Difioro - Yeah, John originally said that it was going to be a trilogy, but we're past that. It will continue that way.
- How long have you been with CAKE?
Difioro - Since the fall of 1991, about 10 and a half years now.
- Who were your major influences on trumpet?
Difioro - Growing up, I probably just heard a lot of trumpet in television and movies. My parents had Herb Albert records, and I remember hearing Louis Armstrong a lot. Probably Beatles records too; there's a lot of trumpet on them. Those are probably the main influences. There was no (single) trumpet player I really worshipped or anything like that.
- How long have you been playing?
Difioro - I started in 4th grade, that was long time. I guess I was about 8 or 9 when I started.
- Are you mainly self-taught or classically trained?
Difioro - I had some lessons from the conductor of the local symphony. His name is Joseph Valiente. I went to a great music camp when I was in junior high school, so I kind of went through all the roots that someone would go through who is classically trained, but I didn't practice very much. I got into trumpet through punk rock and improvisational jazz groups, and then John invited me to be in CAKE.
- What kind of trumpet do you play most often?
Difioro - It's a Calicchio. This trumpet was made in 1971, so it's about 30 years old. I've had it since I was about 10 years old. I've been playing this one trumpet since then, so what... (makes a "thinking" noise) I'm really old now. I've been playing it for 28 years.
- What's the meaning behind the song "Pretty Pink Ribbon?" Is it about breast cancer?
Difioro - Actually I have heard other people say that too. It's really not about that, but I can totally understand that interpretation because I think there is a pink ribbon for breast cancer awareness.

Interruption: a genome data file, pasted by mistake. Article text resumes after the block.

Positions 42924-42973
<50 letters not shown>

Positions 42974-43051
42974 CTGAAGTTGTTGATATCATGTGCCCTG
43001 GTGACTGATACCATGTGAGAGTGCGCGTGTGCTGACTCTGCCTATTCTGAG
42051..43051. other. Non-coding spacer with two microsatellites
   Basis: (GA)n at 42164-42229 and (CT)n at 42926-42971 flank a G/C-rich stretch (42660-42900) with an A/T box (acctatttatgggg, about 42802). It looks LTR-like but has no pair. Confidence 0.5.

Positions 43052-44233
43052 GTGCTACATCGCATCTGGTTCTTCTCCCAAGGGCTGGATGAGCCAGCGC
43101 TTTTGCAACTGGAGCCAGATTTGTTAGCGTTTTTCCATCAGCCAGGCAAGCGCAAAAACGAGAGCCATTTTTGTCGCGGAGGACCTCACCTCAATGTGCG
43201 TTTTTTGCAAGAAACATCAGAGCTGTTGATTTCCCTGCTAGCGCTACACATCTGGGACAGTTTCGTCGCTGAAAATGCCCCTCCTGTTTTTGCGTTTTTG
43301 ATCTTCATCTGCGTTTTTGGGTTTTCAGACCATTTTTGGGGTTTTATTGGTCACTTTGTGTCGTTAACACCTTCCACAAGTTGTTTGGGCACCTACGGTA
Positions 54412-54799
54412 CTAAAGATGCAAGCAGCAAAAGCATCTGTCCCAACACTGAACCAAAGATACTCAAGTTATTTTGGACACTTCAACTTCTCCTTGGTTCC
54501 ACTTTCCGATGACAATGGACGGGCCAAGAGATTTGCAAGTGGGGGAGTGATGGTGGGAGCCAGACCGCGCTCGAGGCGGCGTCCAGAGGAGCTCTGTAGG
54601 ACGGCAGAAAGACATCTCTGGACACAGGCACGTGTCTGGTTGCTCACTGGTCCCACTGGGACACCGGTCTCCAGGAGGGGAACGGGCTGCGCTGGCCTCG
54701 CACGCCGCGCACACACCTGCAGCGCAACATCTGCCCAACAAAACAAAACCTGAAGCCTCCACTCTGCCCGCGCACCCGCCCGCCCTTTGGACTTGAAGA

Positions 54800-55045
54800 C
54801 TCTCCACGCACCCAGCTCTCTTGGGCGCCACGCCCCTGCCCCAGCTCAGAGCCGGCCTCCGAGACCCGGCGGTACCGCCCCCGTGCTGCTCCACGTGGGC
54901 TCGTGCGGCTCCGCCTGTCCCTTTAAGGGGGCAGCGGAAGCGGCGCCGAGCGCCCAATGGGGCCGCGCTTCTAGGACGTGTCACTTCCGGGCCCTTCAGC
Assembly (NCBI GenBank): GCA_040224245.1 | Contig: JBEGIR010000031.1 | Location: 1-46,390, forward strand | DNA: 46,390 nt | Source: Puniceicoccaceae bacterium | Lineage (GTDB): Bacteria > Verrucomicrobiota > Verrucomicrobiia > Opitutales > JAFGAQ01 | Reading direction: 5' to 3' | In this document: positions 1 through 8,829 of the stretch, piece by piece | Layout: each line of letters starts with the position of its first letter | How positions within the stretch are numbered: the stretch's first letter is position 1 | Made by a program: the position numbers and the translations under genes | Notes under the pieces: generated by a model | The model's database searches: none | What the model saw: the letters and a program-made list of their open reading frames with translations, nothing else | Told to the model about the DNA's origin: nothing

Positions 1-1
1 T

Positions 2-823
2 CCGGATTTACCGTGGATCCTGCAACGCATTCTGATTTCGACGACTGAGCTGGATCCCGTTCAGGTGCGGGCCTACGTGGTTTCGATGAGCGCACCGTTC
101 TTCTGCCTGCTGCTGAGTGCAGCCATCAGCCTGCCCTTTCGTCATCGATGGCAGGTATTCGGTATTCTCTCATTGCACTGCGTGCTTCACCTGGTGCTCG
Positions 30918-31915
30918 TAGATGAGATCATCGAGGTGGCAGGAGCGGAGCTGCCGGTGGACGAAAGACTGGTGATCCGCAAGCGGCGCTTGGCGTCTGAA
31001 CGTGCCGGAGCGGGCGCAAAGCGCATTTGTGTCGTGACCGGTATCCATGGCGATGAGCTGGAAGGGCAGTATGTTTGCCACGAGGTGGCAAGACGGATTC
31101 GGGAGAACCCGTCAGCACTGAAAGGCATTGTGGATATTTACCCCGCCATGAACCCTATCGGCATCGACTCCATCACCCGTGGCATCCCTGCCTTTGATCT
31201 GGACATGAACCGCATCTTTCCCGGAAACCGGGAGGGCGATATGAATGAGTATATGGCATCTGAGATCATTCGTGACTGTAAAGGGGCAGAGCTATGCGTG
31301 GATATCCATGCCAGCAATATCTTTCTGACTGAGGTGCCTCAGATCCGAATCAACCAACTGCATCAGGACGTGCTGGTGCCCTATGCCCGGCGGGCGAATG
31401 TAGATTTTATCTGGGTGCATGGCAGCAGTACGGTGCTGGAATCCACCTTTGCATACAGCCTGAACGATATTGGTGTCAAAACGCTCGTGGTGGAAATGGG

- So is it just about Cheetos or something totally off the wall?
Difioro - (laughs) It's really about being a girl and the entitlement you have in the world if you are a female. You kind of get away with a little bit more if you are a woman. We almost didn't include it on the album because John was concerned that maybe it seemed misogynistic. (Vince tells a summary of the movie "The Bad Seed" that illustrates the thoughts brought up by the song, explaining the innocent appearance of a little girl who committed the murder of a classmate.) John also likes his songs to be open to interpretation, so if someone thinks it is about breast cancer, then maybe it works that way.
- How did the band feel about the live web-cast performance recently?
Difioro - It went really well. We went to the Yahoo! Studios in Sunnyville, CA. It was a little weird at first because we would do a song and there wouldn't be any applause, it was really quiet. It was good; we'd like to do another one of those. We built it as CAKE finally plays Europe because we hadn't been to Europe yet on this tour. It hadn't worked out on the other records either... It was just a good experience because it was something new that hadn't been done by us before, and it was the first time they did something like that at Yahoo! Someone painted a really nice backdrop for us, and it was a good experience.
- You guys seem to be very in tune with your audience and fans. Who's influence is that to be so in touch with your fan-base, when most other bands are not?